With Jeremy Corbyn leading the race to be Ed Miliband’s successor, rival Andy Burnham revealed on Wednesday that he would serve in a future shadow cabinet under the veteran Islington MP. The shadow health secretary made the admission hours after fresh polling confirmed the backbencher's position as the front-runner in the leadership race.
Fellow leadership hopeful Yvette Cooper also revealed she was open to a position as a future frontbencher should Corbyn win, however Liz Kendall, who has run on a platform of modernisation, ruled herself out of the shadow cabinet.
During a leadership hustings on LBC, Kendall chastised Corbyn’s campaign, saying a win would exclude the party from power for "a generation". She said: "I think it would be disastrous for the party, it would be disastrous for the country, we'll be out of power for a generation," she said. "I don't want to be a party of protest and I wouldn't be able to stop myself from making that case
Pressed whether he would take a shadow cabinet position under Corbyn, Burnham said: "I would. I would serve the Labour Party at any level it asked me to serve the Labour Party." Cooper revealed: "I'd be torn because the truth is I think it would be quite hard given the differences in terms of policy. The other thing is I don't think you should walk away from the Labour Party." Cooper did eventually confirm she would not stand in shadow cabinet elections if Corbyn became leader.
The debate came at the end of a fractious day for Labour as its factions clashed over the future direction it should take following its woeful general election performance. Tony Blair issued a warning to the party not to repeat the mistakes of the 1980s which consigned Labour to 18 years in opposition.
The former prime minister said a shift to the left after the party's crushing general election defeat would be to treat voters as if they were "stupid". He derided Corbyn as the "Tory preference" and said the party could not regain power if it was simply a "platform for protest" against cuts. “It would not take the country forwards, it would take it backwards," he said. "This is why when people say 'My heart says I should really be with that politics' - get a transplant."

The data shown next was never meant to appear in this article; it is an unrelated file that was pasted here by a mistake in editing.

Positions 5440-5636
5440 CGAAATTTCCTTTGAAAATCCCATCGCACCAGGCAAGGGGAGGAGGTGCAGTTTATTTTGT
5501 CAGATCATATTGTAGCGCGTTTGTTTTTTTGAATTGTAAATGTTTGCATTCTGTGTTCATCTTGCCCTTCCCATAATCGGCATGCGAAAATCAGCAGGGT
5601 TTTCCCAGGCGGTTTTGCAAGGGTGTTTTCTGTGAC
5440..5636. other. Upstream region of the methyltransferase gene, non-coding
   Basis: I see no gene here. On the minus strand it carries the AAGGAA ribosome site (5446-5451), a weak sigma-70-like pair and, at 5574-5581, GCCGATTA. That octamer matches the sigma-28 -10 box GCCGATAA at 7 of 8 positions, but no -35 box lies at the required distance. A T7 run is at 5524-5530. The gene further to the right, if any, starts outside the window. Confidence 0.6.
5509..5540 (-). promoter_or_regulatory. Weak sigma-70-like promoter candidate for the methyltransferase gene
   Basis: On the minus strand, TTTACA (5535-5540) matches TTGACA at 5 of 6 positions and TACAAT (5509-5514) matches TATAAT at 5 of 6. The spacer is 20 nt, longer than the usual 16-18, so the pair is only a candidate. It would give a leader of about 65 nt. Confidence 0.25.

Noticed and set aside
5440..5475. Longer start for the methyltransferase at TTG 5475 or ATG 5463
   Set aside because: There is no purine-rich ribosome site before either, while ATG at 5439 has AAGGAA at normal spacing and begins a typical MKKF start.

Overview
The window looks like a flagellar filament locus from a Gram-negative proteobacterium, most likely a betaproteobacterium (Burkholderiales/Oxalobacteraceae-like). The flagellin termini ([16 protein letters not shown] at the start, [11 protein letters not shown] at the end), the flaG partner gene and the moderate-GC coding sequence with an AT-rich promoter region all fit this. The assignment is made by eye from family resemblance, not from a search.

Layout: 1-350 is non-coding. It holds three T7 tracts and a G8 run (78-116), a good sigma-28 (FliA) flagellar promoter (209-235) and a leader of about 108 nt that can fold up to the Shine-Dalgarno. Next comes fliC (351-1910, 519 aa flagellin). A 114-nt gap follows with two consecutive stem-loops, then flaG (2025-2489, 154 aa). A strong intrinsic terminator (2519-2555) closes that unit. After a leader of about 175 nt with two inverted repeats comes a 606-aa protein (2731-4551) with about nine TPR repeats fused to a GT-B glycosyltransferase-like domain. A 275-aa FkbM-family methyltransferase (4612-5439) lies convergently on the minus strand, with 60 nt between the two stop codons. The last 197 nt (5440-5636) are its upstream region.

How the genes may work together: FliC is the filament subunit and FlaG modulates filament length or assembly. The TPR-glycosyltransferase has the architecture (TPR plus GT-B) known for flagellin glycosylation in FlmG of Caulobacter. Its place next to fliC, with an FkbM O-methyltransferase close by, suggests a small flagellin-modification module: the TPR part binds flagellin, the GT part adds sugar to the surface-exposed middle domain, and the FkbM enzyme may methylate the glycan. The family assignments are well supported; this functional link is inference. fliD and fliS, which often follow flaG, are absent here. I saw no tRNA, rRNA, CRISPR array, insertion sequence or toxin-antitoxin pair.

Research by YouGov for The Times found Corbyn was the first preference for 43% of party supporters - way ahead of bookies' favourite Burnham on 26%, while Cooper was on 20% and Kendall 11%.
During the radio hustings, the contenders were put on the spot by Ukip leader Nigel Farage, who phoned as "Nigel from Kent" to challenge the Labour candidates over whether they could ever see themselves voting No in the referendum on EU membership. Kendall said she was a Yes voter "first and last and always" while Cooper said: "If I thought it wasn't in Britain's interest, I would vote No, but I think it is in Britain's interests."
Asked if there were circumstances in which he might vote No, Burnham said: "There aren't, because I always will believe that being in Europe is better for jobs in our country.” Pressed by the other candidates to say whether he could ever vote No, Corbyn said that "if Europe becomes a totally brutal organisation which treats member states in the way it has treated Greece, then it would lose the support of many people.”
Corbyn was the only one of the candidates who said he would bring Miliband into his shadow cabinet. The MP also emerged as the only contender never to have taken drugs, saying he was "really boring."